The following advice represents employer feedback, best
practices and a dose of common sense.
Don't get too comfortable
Think of your internship as a semester-long interview. Your
employer is observing your actions and expecting your
performance to remain consistent. Avoid sharing too much
personal information; have a sense of humor but remain politically
correct at all times; and remember, you are there to learn.
Keep proprietary information to yourself
As an intern, you serve as a representative of your own ethics,
as well as the employer and the UB School of Management, both
during and after hours. Refrain from sharing proprietary
information with your fellow students, friends, colleagues or
family members, and never discuss sensitive employer information in
public. Once trust is broken, it is extremely difficult to repair
and can result in unwanted professional and academic consequences.
In addition, you may jeopardize our employer relationship causing a
negative impact on your fellow students.
Dress the part
Professional attire communicates and commands a certain level
of respect. As an intern, you want to be viewed seriously. Do not
out-dress your co-workers or dress in a manner that is provocative
or inappropriate for the work environment. In your first few days,
dress to impress and make observations about the attire of your
office; you can make adjustments from there as needed.
There is a difference between dressing for a night out and
dressing for work. What may be in fashion is not always appropriate
for the office environment. Be careful of falling into the trap of
wearing too much perfume or cologne, hair products or jewelry. You
want to be remembered for your outstanding work, not for your
Your earbuds, iPhone and other devices are not part
of professional attire. Leave them in the car or in your bag and
allow yourself to focus only on your internship responsibilities.
As a reminder, no texting while on the internship.
Build a network
Create working relationships with colleagues and watch for
opportunities to collaborate. The employer may be interested in
seeing how you are able to navigate interactions with others and
how you fit within existing teams. You may end up creating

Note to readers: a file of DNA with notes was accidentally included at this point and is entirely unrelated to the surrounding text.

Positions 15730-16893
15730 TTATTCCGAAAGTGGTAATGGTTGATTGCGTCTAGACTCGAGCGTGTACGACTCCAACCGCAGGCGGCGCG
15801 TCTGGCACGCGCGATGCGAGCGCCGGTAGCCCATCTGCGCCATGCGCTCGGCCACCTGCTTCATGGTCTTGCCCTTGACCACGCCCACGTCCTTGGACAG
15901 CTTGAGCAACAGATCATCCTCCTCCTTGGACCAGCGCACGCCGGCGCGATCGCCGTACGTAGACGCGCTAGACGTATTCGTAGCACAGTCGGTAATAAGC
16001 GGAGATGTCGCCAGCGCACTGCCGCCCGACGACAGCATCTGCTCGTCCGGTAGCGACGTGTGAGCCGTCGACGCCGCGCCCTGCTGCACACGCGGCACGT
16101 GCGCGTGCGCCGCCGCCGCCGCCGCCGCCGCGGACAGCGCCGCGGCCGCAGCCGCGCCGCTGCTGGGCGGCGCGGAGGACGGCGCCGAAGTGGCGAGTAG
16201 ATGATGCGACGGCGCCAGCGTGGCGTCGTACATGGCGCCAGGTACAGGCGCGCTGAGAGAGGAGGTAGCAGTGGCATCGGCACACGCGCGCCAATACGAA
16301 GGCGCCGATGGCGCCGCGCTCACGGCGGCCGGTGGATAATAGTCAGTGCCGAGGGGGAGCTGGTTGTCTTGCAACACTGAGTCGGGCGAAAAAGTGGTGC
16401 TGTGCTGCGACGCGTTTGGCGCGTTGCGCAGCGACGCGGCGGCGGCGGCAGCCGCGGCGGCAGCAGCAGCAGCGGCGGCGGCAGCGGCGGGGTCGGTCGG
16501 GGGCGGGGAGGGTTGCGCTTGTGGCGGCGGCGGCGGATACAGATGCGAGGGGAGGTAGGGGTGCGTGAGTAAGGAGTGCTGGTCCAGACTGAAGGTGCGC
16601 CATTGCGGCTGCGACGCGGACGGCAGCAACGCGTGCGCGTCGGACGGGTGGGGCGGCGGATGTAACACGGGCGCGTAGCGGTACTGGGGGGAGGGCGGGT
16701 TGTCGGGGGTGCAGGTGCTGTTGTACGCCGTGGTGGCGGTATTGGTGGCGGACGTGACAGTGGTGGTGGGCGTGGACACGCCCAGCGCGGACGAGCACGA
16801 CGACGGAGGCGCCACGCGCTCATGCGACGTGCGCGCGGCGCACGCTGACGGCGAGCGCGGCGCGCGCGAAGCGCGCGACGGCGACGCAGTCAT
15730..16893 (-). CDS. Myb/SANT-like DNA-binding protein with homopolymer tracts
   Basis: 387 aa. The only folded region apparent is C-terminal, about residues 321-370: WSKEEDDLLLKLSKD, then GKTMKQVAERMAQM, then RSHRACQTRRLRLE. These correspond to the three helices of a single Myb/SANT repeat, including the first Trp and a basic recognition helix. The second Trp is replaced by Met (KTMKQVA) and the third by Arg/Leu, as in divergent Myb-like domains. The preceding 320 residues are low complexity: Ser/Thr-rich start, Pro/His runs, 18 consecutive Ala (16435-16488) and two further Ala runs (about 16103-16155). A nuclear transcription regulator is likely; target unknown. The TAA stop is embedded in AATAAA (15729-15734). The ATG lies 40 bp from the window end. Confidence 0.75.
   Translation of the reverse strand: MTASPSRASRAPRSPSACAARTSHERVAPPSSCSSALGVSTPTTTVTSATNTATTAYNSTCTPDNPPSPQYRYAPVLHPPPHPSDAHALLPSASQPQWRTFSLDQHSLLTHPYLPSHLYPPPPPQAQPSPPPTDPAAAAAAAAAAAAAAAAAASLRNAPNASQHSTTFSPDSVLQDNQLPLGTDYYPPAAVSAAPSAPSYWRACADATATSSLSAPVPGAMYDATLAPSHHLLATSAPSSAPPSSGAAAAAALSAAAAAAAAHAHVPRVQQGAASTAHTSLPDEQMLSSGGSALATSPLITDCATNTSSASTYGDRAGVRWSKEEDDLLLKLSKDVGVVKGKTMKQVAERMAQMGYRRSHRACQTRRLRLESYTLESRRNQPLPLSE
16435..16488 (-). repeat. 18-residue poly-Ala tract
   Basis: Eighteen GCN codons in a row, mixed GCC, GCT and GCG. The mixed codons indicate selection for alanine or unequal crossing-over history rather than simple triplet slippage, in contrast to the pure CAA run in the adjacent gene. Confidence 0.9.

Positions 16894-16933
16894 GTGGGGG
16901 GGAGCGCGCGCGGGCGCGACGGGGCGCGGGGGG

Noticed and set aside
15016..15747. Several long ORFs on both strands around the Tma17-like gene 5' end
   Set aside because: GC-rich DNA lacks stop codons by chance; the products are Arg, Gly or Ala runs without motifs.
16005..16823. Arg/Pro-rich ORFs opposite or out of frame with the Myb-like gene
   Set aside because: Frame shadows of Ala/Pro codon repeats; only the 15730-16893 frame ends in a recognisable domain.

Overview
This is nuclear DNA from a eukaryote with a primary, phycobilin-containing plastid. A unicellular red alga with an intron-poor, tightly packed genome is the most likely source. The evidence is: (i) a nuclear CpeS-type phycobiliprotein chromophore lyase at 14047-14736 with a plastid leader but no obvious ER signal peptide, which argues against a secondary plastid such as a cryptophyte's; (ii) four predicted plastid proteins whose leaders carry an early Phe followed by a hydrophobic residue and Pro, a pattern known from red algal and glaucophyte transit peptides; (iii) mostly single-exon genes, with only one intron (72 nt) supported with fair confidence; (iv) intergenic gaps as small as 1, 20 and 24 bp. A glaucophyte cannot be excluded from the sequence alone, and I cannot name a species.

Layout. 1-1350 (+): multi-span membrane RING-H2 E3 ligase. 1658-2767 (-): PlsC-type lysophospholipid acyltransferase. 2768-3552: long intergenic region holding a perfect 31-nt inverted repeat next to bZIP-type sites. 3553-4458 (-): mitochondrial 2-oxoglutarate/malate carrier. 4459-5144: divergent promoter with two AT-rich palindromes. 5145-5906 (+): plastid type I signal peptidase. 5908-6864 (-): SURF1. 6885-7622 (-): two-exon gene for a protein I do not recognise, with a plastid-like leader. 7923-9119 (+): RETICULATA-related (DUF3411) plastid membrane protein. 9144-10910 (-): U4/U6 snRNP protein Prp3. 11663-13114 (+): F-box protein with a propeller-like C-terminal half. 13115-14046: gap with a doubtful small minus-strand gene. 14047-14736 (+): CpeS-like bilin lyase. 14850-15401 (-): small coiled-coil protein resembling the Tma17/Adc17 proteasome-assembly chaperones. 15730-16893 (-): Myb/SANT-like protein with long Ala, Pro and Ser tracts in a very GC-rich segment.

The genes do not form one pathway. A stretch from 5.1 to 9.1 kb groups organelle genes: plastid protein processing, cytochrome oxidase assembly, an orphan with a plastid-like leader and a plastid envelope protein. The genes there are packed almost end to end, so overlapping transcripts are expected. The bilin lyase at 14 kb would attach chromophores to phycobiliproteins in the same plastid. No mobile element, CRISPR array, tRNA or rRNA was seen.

networking contacts that last well after the internship is
Clarify your role - talk with your supervisor
This one falls into the common sense category, but at
times may be difficult due to your supervisor's schedule.
Therefore, at the beginning of your internship confirm with your
supervisor a regular meeting schedule if he or she does not
suggest it first. This will build in a regular opportunity for you
to discuss progress, ask questions and share ideas.
Be sure you fully comprehend your project work and related
tasks. Ask for help when you are confused or if there is an
expectation beyond your capability.
If something is going wrong on the internship or you're having
personal difficulties, talk to your supervisor immediately to
identify next steps.
Feel free to contact us, as we are happy to work with you
confidentially to create the best strategy for resolving issues.
We believe in empowering you to speak with your supervisor
directly as this is an important skill to develop. However, we can
step in as needed.
Use real vocabulary
"Like, um, yup, yo, sorta, dude, bail, fly, hey, ya know,
whatnot, basically" and other casual habits of speech are not
acceptable on the internship. There is a difference between
speaking to your friends and speaking with an employer. How you
speak not only reflects on your professionalism but also on your
Never use profane language on the internship site, during lunch
with colleagues or fellow interns, or with clients. There is
no place for profanity during the internship or any associated
activities. You never know who may be listening or whom you may
offend. The risk is not worth the price you may pay as a
Treat email professionally
Each email you send is an example of your writtten
communication skills. Email is unlike texting. Gain a competitive
edge by writing in complete sentences with proper punctuation and
spelling. Do not abbreviate or add emoticons.
Include a professional signature at the bottom of your outgoing
emails (name, address, telephone number).
Email is not the best medium to convey serious or timely
information unless absolutely necessary. In that case, combine
email with a telephone call or in-person conversation.
Trivial content, political or religious commentary, offensive
jokes, questionable images, and video have no place in a
professional work environment.
Email is a lasting documentation of your thoughts; therefore
never express negative emotions or confrontational opinions through
email. Always assume someone is saving your emails or even
forwarding them to key individuals who could jeopardize your career
Say thank you to everyone who impacted your internship
Consider a thank you card or written expression of gratitude
toward your supervisor in particular.
Trade contact information with any individuals with whom you
wish to stay connected.
Request a wrap-up meeting
Some companies hold exit interviews, but not all. Be prepared
to discuss what you have learned and to provide a thorough status
update of the internship project if ongoing.
Respectfully request your supervisor serve as a professional
reference for you going forward.
Express your interest in working for the employer full-time if
appropriate and only if you mean it.